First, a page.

We are confident the portfolio has been set up well in the current environment as it includes:

  • Beneficiaries of inflation and the trends mentioned above – includes Energy and Green Metal stocks (such as nickel, cobalt, and rare earths used to reduce carbon emissions and create cleaner energy sources and technology) despite their cyclicality.
  • Companies experiencing structural growth that we have been able to acquire at reasonable valuations. We consider companies like Flutter and La Francaise Des Jeux to be of high quality and exhibit defensive characteristics as their earnings are not sensitive to the business cycle.
  • Cyclicals – companies trading at discounts to mid-cycle valuation despite being quality companies with solid fundamentals. For example, Insurance Australia Group (ASX: IAG).

We think this combination of cyclical domestic value stocks and high-quality global names gives our investors the right balance of quality and value opportunities for the next challenging phase of the market cycle.

Value investment forecast

Economic conditions will continue to evolve and uncertainty will continue to manifest in markets. The aggressive attempts of central banks to rein in inflation expectations will cause unintended consequences in both economies and the markets. Because central banks have no influence on the supply of goods and materials, they also cannot influence the willingness of companies to invest to expand supply in response to higher prices. 

This hesitancy is mostly due to companies seeing this as a significant pull forward of demand from fiscal and monetary largesse. 

We see the only influence central banks can have is on demand, and to achieve a reduction in demand, we will see a tightening in liquidity and financial conditions. This will force many companies to face this new reality with many early phase/profitless companies not surviving.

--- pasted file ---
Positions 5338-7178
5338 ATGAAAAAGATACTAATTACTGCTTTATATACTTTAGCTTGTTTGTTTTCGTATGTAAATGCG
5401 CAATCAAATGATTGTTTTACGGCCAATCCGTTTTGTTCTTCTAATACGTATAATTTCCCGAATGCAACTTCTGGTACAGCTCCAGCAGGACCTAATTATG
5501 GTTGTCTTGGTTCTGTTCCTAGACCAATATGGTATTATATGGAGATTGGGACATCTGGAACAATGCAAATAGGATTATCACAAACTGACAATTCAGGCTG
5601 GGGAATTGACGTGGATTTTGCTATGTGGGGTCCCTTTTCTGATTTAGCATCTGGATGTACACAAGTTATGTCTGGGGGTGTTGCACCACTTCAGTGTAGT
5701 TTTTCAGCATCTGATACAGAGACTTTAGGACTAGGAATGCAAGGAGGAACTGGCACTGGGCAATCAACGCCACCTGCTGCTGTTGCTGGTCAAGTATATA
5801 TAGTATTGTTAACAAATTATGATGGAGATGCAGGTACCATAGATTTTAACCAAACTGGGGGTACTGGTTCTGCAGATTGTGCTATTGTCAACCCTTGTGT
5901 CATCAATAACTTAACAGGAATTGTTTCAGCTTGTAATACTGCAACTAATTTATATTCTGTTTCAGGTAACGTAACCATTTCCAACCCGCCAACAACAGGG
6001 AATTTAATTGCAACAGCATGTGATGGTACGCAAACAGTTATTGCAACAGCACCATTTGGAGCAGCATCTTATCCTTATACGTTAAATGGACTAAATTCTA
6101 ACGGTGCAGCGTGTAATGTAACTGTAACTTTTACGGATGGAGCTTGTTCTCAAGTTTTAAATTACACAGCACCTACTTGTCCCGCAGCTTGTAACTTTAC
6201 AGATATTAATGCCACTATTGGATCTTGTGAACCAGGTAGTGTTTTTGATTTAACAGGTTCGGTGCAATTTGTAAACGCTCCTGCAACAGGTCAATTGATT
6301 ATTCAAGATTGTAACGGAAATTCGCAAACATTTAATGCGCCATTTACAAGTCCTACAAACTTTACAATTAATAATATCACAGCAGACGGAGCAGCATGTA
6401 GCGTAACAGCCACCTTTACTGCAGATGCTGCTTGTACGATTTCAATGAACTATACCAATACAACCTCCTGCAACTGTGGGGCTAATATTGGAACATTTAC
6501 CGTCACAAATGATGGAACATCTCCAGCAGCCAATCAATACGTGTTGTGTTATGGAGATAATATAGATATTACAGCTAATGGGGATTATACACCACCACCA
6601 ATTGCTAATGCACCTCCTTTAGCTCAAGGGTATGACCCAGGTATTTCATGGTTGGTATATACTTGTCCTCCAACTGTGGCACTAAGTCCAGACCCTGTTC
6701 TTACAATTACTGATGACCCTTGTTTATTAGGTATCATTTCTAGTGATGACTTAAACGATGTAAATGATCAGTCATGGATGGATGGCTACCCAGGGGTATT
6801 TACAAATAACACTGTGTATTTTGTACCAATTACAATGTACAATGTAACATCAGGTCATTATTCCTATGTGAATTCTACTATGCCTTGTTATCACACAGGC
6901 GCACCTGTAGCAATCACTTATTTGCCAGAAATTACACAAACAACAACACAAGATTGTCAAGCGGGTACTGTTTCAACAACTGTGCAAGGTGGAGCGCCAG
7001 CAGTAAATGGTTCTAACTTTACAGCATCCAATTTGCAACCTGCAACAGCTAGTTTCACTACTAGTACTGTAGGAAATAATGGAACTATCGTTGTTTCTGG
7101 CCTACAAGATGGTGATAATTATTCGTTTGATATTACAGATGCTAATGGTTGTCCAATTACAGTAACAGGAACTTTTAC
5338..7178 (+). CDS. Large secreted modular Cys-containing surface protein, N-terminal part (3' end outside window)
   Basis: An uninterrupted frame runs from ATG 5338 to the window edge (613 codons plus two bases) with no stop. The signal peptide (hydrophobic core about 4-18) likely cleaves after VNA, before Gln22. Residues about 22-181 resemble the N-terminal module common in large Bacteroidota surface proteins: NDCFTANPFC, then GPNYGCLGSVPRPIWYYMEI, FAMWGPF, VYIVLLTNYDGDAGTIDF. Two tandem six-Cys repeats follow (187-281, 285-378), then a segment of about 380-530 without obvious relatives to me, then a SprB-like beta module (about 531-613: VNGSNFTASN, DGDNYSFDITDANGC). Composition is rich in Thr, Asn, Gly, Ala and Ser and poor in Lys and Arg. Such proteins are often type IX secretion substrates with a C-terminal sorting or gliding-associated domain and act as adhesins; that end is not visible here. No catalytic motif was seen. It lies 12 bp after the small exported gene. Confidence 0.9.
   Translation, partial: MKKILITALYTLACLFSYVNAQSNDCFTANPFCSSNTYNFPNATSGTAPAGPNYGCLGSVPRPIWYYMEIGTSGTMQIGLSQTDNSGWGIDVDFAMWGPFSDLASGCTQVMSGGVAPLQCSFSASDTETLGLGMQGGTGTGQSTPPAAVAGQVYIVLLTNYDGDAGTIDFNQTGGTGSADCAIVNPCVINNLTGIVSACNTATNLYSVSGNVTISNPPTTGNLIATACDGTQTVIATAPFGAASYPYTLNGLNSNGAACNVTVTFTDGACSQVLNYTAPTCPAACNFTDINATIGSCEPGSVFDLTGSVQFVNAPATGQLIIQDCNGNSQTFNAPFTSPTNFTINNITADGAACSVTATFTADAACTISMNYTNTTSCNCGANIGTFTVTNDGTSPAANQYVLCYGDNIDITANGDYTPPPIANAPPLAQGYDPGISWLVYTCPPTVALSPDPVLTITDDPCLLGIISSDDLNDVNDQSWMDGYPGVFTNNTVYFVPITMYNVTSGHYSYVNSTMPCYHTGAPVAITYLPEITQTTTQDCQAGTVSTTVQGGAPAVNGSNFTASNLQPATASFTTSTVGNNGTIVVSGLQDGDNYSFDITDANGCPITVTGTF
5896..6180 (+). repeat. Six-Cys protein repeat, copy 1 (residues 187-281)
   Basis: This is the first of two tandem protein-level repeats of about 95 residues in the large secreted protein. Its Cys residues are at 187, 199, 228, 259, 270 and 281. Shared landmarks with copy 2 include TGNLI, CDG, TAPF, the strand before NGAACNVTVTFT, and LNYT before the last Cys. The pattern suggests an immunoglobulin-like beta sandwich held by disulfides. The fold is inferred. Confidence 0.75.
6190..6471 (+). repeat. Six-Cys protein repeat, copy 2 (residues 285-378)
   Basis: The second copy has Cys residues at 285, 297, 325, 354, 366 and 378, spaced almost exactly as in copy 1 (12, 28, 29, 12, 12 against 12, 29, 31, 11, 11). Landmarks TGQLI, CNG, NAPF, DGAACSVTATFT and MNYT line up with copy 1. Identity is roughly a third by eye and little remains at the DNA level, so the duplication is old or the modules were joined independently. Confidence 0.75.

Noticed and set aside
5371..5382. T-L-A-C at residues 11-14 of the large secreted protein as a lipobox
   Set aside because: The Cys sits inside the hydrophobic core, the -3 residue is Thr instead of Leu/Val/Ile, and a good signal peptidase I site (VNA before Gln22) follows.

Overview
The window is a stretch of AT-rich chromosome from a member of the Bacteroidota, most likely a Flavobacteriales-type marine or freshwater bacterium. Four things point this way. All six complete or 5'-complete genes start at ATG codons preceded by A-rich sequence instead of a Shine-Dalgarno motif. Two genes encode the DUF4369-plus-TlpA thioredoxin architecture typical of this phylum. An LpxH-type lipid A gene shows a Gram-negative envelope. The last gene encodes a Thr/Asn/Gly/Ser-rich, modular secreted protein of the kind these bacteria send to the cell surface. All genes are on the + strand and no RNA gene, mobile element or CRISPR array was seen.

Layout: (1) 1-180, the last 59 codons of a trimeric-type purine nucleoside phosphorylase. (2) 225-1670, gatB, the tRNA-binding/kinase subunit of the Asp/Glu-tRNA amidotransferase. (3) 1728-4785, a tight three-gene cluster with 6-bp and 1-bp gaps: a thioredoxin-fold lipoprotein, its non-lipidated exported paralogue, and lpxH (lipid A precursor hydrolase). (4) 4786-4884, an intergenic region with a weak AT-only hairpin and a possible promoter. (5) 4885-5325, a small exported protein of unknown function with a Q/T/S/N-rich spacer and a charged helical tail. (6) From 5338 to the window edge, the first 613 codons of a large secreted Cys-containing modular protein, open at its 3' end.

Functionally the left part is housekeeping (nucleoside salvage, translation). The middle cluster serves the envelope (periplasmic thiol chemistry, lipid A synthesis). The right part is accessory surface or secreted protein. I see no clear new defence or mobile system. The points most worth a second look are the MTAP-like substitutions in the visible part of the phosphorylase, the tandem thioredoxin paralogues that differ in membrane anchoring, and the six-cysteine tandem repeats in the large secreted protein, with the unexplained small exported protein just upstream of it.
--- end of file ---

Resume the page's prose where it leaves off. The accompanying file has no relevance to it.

We have long believed that markets are poised for further rotation to a more value-oriented investment environment as COVID-19 disruptions, waning stimulus, and war combines to keep consumer price inflation at high levels. However, we must also be willing to pivot the portfolio when the markets are pricing in overly aggressive rate expectations. With the fear of a deep and long recession, this will be factored into markets and this will provide opportunities to redeploy capital. 

In these conditions, we believe our focus on value-style investing, and buying quality companies with strong balance sheets trading at reasonable valuations should continue to do well and offer attractive opportunities for investors.

Investing for income and capital growth

Our strategy is to create a concentrated and actively managed portfolio of Australian securities with typically a mid-cap focus and global listed securities. Find out more via the fund profile below.

Perpetual Equity Investment Company Limited
Australian Shares

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7 stocks mentioned

1 fund mentioned

Vince Pezzullo
Deputy Head of Equities
Perpetual Asset Management (Australia)

Vince is the Deputy Head of Equities at Perpetual Asset Management Australia and is the Portfolio Manager for Australian Share, Geared Australian Share and the Perpetual Equity Investment Company Limited (ASX:PIC).